However, The Eucharist is the primary sacrament. All other sacraments, including Marriage, find their source and meaning in the Eucharist. In this primary sacrament, it is the total self-donation of Jesus that nourishes and gives life to the Church.
By virtue of their Baptism, the couple already shares in Christ’s marriage covenant with the Church. It is fitting, therefore, that the marriage celebration of a Catholic man and a Catholic woman be performed within a Nuptial Mass.
For example, if a wedding liturgy is celebrated at 2 PM on Saturday, it therefore would not fulfill the time requirement to celebrate the liturgy for Sunday and the readings would be taken from the Liturgy for Marriage.
All who are not receiving Holy Communion are encouraged to express in their hearts a prayerful desire for unity with the Lord Jesus and with one another.
For instance, the Church may refuse marriage to a couple if there is an impediment of some sort, i.e. a previous marriage that has not been annulled. The State may refuse to issue a license to marry a couple if there is too close of a relationship between a man and a woman, for example.
The Church takes marriage very seriously because it allows a man and a woman to reveal to all around them something of the mystery of God. This is why marriage is a sacrament. As a sacrament, marriage gives us grace to live the vows made at the altar. As a sacrament, marriage has its source in the Eucharist. Just as a man and women give themselves totally and unconditionally to each other, so does Jesus give Himself totally and unconditionally to us and we to Him in Holy Communion. So, marriage matters to the Church Because it is so significant, the Church wants to make sure that a couple is properly prepared for marriage, and that they enter into it freely, without reservation, and with full understanding of what is involved. The Church also has an obligation to make sure that the marriage is celebrated in the right way, according to the right forms. All of this stems from the Church’s a special obligation to take care of the spiritual health of all of God’s people.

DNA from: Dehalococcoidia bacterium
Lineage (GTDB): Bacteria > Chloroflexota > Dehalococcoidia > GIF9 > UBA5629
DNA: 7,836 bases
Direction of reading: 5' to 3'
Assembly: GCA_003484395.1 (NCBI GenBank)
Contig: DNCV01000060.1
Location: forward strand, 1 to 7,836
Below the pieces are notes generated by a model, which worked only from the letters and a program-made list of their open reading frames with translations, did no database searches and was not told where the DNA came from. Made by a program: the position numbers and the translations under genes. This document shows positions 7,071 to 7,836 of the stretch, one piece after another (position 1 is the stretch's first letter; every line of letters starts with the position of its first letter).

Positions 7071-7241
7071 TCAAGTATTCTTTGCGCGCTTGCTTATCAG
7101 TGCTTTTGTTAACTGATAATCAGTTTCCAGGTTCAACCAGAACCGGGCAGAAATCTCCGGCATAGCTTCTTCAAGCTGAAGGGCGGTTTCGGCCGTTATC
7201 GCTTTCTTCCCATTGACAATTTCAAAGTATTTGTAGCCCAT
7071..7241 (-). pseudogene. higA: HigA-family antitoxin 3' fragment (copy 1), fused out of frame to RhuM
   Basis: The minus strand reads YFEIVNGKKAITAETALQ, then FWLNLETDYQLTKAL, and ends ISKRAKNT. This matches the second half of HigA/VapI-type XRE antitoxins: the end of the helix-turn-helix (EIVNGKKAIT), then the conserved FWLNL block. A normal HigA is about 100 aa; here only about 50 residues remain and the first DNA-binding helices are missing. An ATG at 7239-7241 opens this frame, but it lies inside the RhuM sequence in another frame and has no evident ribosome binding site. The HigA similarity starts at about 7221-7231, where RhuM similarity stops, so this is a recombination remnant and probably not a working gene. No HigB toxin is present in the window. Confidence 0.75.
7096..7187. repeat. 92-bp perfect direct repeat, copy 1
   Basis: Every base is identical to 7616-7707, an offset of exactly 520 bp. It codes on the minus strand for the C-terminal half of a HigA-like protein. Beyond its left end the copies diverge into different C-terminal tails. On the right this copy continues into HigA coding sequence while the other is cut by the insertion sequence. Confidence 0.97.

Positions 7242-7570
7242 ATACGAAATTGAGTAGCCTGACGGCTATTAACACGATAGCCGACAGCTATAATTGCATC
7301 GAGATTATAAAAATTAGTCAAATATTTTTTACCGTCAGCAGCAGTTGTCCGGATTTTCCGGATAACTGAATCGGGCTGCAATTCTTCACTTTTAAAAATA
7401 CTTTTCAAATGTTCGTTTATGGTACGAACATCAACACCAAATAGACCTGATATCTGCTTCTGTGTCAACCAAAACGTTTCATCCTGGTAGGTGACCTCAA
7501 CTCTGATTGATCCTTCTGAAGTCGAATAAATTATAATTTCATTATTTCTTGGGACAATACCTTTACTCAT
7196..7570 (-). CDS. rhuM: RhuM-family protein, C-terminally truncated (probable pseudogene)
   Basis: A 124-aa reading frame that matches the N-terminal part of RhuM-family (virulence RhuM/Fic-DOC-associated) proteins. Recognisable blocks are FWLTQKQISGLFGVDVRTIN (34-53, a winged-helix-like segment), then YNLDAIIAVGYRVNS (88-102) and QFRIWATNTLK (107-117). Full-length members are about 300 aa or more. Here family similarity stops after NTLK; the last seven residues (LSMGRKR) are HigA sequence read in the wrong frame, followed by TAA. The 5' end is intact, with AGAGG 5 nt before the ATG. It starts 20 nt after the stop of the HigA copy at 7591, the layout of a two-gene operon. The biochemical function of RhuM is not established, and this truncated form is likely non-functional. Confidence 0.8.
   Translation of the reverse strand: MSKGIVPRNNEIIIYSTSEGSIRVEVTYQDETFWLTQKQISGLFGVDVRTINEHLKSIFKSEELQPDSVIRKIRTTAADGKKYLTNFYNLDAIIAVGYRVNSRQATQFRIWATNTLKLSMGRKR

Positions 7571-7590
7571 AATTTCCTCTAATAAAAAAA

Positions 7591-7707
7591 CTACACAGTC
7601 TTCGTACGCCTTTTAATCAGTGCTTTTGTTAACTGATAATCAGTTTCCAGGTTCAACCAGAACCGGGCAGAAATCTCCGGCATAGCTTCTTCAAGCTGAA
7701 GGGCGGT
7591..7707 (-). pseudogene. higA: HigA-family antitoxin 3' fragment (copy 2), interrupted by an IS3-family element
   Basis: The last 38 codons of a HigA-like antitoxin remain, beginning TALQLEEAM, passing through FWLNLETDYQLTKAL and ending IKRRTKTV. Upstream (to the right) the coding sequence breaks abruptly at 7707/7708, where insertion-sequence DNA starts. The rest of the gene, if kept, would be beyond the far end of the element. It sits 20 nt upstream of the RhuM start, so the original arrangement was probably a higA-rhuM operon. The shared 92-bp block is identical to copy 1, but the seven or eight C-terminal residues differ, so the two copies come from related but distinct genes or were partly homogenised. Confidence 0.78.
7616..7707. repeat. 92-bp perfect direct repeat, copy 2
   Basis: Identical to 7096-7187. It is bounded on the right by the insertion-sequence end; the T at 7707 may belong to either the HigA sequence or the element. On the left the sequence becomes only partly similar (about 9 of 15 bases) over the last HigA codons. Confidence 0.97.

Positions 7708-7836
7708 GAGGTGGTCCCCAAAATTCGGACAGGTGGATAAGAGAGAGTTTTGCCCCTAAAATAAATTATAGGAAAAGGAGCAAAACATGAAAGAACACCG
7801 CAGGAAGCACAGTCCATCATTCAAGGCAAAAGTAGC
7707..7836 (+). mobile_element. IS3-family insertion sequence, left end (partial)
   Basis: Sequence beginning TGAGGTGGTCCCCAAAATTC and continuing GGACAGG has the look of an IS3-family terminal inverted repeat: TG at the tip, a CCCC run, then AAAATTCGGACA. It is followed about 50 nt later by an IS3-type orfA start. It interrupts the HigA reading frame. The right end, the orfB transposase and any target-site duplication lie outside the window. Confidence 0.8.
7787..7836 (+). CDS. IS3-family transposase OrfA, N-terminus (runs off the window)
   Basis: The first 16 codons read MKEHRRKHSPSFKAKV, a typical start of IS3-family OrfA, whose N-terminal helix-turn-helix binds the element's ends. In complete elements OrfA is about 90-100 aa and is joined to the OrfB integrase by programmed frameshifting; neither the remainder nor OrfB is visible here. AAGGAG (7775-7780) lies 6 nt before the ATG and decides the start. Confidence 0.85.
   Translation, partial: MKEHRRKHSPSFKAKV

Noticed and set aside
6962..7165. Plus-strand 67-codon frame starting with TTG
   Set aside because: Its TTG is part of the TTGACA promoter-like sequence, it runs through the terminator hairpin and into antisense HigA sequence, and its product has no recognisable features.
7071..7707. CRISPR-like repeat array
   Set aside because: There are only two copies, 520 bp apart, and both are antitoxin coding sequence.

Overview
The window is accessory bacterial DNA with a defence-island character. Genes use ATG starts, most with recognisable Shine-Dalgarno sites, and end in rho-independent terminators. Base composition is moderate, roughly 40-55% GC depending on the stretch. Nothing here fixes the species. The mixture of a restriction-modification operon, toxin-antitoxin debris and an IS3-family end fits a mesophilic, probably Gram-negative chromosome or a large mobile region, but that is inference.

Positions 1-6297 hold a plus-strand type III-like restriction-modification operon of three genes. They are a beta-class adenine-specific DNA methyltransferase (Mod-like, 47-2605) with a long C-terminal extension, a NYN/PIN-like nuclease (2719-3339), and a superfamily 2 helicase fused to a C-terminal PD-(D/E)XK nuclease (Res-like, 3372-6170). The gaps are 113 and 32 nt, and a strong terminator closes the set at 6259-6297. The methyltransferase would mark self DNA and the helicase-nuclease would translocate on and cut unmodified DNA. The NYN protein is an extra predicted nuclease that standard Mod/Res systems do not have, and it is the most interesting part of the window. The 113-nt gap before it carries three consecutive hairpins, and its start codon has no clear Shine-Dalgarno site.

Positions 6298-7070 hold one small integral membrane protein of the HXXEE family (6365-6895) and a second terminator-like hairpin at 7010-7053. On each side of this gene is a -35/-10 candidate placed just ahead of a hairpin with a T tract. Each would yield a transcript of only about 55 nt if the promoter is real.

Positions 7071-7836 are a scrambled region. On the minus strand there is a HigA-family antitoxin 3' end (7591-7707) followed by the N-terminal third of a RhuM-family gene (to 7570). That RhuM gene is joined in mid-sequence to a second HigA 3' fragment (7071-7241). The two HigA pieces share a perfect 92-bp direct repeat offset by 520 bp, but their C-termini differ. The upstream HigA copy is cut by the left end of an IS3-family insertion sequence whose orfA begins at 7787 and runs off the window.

As a result, the marriage preparation process is governed by rules and regulations that are part of the Church’s Code of Canon Law (the universal law of the Catholic Church), liturgical rules, and particular pastoral requirements of our diocese and individual parishes and priests.
In addition, a couple who goes through this process with an open heart and open mind will find that they will address issues of critical importance to their marriage. In having discussions between themselves and with a priest or deacon about these issues, they can avoid problems in the future and have a firmer sense of confidence in their love and in the love of God.
In short, the Church is concerned about your well-being, and wants you to have a great marriage
At least one of the parties must be a baptized Catholic. When two Catholics marry, the celebration of marriage normally is during a Nuptial Mass. A Nuptial Mass is a Mass which includes the celebration of the sacrament of marriage. It has special readings and prayers suitable to the Sacrament of Marriage. When a Catholic and baptized person of another faith marry, the rite for celebrating within Mass may be used. If either the bride or the groom has never been baptized, Mass is not permitted.
Both parties must be free to marry. This means that neither of them has a prior marriage that is recognized as valid by the Catholic Church.
They must be psychologically mature and capable of consenting to the marriage; and they must understand the nature of Catholic marriage as one that is exclusive, permanent, and open to having children.
If any of these requirements are missing, the marriage will not be recognized as valid and thus, the clergyman cannot witness the marriage for the Church. Along with the above: The engaged couple must also meet several times with the priest/deacon who will be witnessing their marriage.